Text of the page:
Members of the Ontario Public Service Employees Union (OPSEU) that work at Waypoint Centre for Mental Health Care are picketing during Waypoint’s annual gala on March 8, hoping to spread the word about scheduling issues and express their frustration with management.
The group is expecting anywhere from 100 to 175 people to picket the event from 3 p.m. to 7 p.m. outside the Waypoint Centre from the Fuller Ave. entrance to 500 Church St. entrance. OPSEU representatives said the information picket focuses on the implementation of a new master schedule that management created without the input of employees. They said that during the last round of collective bargaining, the employer agreed to establish a joint scheduling committee, but the committee has been dormant. OPSEU represents 1,104 workers at Waypoint (593 part-time workers and 511 full-time workers) with about 550 in direct care roles.
“The union wants to engage the company,” said Pete Sheehan, president of OPSEU Local 329 at Waypoint. “The union wants to work with management and come up with a schedule that is going to work not only for the company, but for the staff and for the patients, because what they’re proposing is doing nothing for any of the parties involved.”
The new schedule has some employees being scheduled for five out of six weekends in a six-week period while other receive 112 hours over the six weeks, Sheehan said. In addition, 90 per cent of part-time shifts are only four hours long and many employees drive between 60 and 100 kilometres to get to work. For full-time employees, their weekly schedules have no consistency, throwing off the balance between work and home life.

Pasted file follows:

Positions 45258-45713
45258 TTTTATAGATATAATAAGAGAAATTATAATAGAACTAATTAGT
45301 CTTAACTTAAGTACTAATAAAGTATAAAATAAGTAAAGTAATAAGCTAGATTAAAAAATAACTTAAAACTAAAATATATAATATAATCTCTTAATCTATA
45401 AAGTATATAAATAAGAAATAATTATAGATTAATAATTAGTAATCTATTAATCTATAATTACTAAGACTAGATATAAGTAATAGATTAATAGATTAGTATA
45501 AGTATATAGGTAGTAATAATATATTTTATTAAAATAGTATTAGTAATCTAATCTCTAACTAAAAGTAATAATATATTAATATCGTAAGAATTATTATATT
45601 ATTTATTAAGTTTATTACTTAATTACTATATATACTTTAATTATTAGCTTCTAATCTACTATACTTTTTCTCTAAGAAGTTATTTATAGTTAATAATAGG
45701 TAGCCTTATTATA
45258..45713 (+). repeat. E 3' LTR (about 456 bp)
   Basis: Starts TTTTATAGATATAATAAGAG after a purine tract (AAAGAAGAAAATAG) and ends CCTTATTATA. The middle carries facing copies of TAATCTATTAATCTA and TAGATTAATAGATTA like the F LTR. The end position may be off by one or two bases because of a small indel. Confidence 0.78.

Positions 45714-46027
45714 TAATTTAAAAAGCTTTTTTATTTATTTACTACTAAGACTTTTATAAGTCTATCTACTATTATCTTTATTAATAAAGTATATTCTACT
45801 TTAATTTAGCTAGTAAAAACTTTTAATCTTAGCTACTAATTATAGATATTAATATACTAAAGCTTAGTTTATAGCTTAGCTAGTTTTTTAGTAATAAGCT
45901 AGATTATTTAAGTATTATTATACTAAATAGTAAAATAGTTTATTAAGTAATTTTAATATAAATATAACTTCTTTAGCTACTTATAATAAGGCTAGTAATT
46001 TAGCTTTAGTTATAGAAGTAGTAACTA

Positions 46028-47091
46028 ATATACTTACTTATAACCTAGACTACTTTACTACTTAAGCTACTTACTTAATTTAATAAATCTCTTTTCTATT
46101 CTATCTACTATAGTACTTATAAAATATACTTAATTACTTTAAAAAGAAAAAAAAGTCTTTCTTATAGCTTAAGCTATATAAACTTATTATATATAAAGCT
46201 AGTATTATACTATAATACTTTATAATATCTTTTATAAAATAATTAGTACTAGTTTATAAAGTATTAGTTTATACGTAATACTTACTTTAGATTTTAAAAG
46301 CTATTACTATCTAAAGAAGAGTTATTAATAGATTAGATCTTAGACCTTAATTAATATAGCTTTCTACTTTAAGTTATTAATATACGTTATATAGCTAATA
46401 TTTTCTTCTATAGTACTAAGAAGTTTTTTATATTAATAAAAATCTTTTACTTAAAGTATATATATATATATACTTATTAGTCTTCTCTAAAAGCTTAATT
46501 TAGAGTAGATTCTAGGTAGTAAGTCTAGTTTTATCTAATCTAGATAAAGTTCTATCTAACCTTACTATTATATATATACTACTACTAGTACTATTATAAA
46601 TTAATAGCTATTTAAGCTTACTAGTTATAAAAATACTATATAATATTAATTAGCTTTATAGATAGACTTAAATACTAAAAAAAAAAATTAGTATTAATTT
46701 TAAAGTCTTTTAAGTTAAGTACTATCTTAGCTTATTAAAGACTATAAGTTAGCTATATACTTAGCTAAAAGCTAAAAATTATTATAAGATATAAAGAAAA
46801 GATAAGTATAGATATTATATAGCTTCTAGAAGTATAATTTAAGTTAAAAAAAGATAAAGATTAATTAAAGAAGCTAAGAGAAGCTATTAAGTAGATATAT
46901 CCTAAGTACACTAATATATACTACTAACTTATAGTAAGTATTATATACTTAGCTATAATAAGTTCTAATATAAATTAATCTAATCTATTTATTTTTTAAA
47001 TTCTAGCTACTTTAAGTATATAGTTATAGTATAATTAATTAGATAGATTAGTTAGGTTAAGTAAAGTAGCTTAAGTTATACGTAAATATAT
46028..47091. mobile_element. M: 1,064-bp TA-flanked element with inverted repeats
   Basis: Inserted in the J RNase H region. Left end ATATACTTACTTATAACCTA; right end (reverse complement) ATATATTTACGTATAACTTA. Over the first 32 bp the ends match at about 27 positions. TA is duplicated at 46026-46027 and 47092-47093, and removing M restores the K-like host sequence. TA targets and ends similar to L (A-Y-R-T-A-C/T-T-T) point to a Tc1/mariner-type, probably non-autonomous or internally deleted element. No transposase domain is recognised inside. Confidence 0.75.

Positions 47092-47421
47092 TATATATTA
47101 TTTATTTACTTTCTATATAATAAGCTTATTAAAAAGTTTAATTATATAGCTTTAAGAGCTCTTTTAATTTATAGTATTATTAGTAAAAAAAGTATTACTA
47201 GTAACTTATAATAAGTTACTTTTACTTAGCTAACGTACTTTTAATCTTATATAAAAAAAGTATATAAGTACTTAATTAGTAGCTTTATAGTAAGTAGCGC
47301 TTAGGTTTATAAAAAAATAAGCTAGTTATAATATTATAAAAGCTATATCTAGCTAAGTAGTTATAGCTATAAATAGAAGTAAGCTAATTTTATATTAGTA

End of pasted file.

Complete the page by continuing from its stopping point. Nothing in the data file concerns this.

Sheehan said the union put out a short survey on the evening of March 6 and by the morning of March 8, they had received 197 responses. All of them were negative.
“If I had been aware of such negative changes being made a year ago when I was hired, I would have thought much more carefully about starting a new life in a new place, away from family and friends,” said one comment from a union member. Other employees described the changes as “disheartening and stressful” and many called for better decision-making by management.
OPSEU President Warren (Smokey) Thomas said that Waypoint has been a problem since it opened. Part of the issue is management’s decision to “bypass the union at every turn,” he said.
Thomas said that issues with management have contributed to the high turnover rate at the centre with half of new hires quitting within the first six months. He added that recruitment and related processes are expensive, leading to an estimate of $5 million in extra staffing costs.
While better scheduling would save them money, improve the employee experience and make continuity of care better, Thomas thinks that management doesn’t care enough to make the proper changes.
“Over the last 20 years, the way that the hospitals treat their employees [has become] just deplorable,” Thomas said. “And this place, I would say, is the worst hospital where we have members in the entire province for how they treat staff.”
He plans to call on the Minister of Health Christine Elliott and Simcoe North MPP Garfield Dunlop to tour Waypoint for themselves. He hopes that the visit will help address the wide range of issues at Waypoint including problems with management and with the building itself. The OPSEU also has a hearing with the Ontario Labour Review Board regarding the scheduling issues on May 15.
A representative from Waypoint said they have been aware of the information picket since last week and have advised their guests and hospital visitors that OPSEU may share information with them as they enter the facility.